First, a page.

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Local supporter weighs in on Pomona police vs. Muhammed Abdullah

A local supporter of Muhammed Abdullah, my first hour guest tonight on Truth Jihad Radio (5-7 pm Central,, just wrote to say that actually the Southern California 9/11 truth community DID turn out in force for Muhammad’s court case last June. My response: “I wasn’t complaining so much about the trial not being publicized (though I can’t understand why 911blogger didn’t pick it up) but about the lack of reaction to the recent DHS raid on his house. It’s pretty obvious they were just harassing him for his activism. I would think his fellow activists would want to protest big time. Letting a truther get raided by DHS without major protest sets a bad precedent.”

Reports on Muhammad’s court case:

Below is the email from the Southern California supporter of Muhammed.

Hi, Kevin! Funny you should mention Muhammed Abdullah. The local 9/11 Truth groups (WeAreChangeLA and Orange County 9/11 Truth) did publicize his trial, went to the courthouse to support him, and even organized an impromptu demonstration nearby. FYI, here is my comment after his 2nd court hearing, when he cross-examined complainants and agreed to seek a compromise with the city:

1. As I said after the hearing was over, what a shame that Muhammed did not have an attorney, or at least some close friend who would be knowledgeable enough to dissect the incriminating testimonies and coach him into cross-examining. The witnesses would have gone underground under questioning by even an amateurish lawyer, and the city attorney would have backtracked as fast as he could. Once again, a court illustrated that money makes a lot of difference.

2. Indeed, the testimonies were, at best, very weak:
· The ladies related single, one-time incidents.
· Their feelings were subjective.
· Much of the fear had a sexual overtone, yet there was no mention of any practical action on Muhammed’s part that could be construed as sexual harassment (looking at breasts or crotch or high heel shoes, suggestive postures or gestures, etc.).
· The ladies were afraid enough to launch a legal action, but not enough to consult a psychotherapist; kindly note that public servants, unlike most of us, benefit from socialized or quasi-socialized medicine.

3. Had Muhammed known how to cross-examine, the 3rd lady may have declined to testify:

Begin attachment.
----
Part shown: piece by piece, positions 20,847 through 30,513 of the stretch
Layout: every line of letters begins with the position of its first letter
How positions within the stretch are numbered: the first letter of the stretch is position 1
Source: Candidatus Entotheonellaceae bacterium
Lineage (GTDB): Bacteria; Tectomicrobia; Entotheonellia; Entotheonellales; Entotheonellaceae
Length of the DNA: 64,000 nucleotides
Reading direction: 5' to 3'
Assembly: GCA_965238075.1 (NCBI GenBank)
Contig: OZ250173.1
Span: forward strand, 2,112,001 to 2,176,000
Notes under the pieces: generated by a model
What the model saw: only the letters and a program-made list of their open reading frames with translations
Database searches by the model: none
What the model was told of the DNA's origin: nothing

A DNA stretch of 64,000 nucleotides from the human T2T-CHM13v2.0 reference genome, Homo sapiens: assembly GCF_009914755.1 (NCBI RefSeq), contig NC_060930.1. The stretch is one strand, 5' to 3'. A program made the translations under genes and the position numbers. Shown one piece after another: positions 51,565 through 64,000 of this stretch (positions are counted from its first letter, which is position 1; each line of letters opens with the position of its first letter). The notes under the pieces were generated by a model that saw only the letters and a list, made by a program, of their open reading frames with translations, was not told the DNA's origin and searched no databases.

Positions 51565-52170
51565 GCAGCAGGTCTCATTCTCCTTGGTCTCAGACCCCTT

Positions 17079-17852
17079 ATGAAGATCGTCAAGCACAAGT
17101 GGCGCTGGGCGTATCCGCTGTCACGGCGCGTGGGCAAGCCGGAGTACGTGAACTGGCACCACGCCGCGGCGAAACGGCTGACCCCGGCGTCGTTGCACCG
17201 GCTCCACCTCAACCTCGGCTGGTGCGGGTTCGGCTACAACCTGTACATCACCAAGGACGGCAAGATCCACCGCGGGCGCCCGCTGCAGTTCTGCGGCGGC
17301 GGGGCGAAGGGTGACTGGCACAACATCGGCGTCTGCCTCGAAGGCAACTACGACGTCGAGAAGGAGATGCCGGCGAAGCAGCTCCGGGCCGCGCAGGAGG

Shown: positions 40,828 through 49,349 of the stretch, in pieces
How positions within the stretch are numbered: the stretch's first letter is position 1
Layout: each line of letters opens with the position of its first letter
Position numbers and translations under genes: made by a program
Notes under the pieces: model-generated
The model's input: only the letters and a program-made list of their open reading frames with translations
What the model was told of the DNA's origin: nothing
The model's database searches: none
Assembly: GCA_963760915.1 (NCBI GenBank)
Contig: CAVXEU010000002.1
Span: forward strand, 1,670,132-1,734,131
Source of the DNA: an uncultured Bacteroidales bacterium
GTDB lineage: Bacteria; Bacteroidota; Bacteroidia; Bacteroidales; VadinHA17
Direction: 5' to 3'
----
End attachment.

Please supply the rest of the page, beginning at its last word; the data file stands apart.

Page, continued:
· He would have asked detailed questions to establish the weakness of their testimonies (see above). In fact, when the 2nd witness mentioned that she vividly remembered the dress or skirt she was wearing, he could have asked what else she was wearing, and then what sexually suggestive attitude he adopted if any.
· Since the witnesses had criminal expertise, they had undoubtedly some training on how to handle dangerous people. If they were afraid of Muhammed, how did they handle truly dangerous situations within the scope of their jobs?
· This would have allowed him to legitimately raise the question as to whether they believed he was making up his allegations regarding 9/11 –“Your honor, I’m trying to make sense out of the witness’ fear; maybe she thinks I am inventing what I claim.”

· He would have asked the ladies why they were not afraid enough to formulate their complaints right away.
· He would have asked why they supported a legal action for a one-time problem instead of having the police give him a formal complaint and an invitation to use more restraint. In fact, wouldn’t this have been an elementary action on the part of public servants bent on serving the public?

· He would have steered the debate away from the fact that he was speaking and into the fact that a small aspect of his speech bothered a few people on one occasion.
· This would have made it obvious that the City’s court action was a waste of public resources and that the solution was just a bit of dialog between the Police Department and Muhammed. The judge would have ended up wondering why the City did not initiate that dialog rather than waste his time.

4. The judge’s “compromise” is what the French would call the use of a hammer to kill a fly. The judge –as a good cross between a politician and an attorney, with a limited sense of ethics like most public officials –probably knows very well what he is doing: giving Muhammed enough help so he cannot argue on appeal that the judge was unfair to him, but not enough to make the case against him crumble; he is earning some points with his Masters while appearing as a defender of the right to free speech.

5. The judge took pride in his blissful ignorance, giving Muhammed his materials back under the pretext that they were irrelevant to the case rather than accepting a challenge to learn something.

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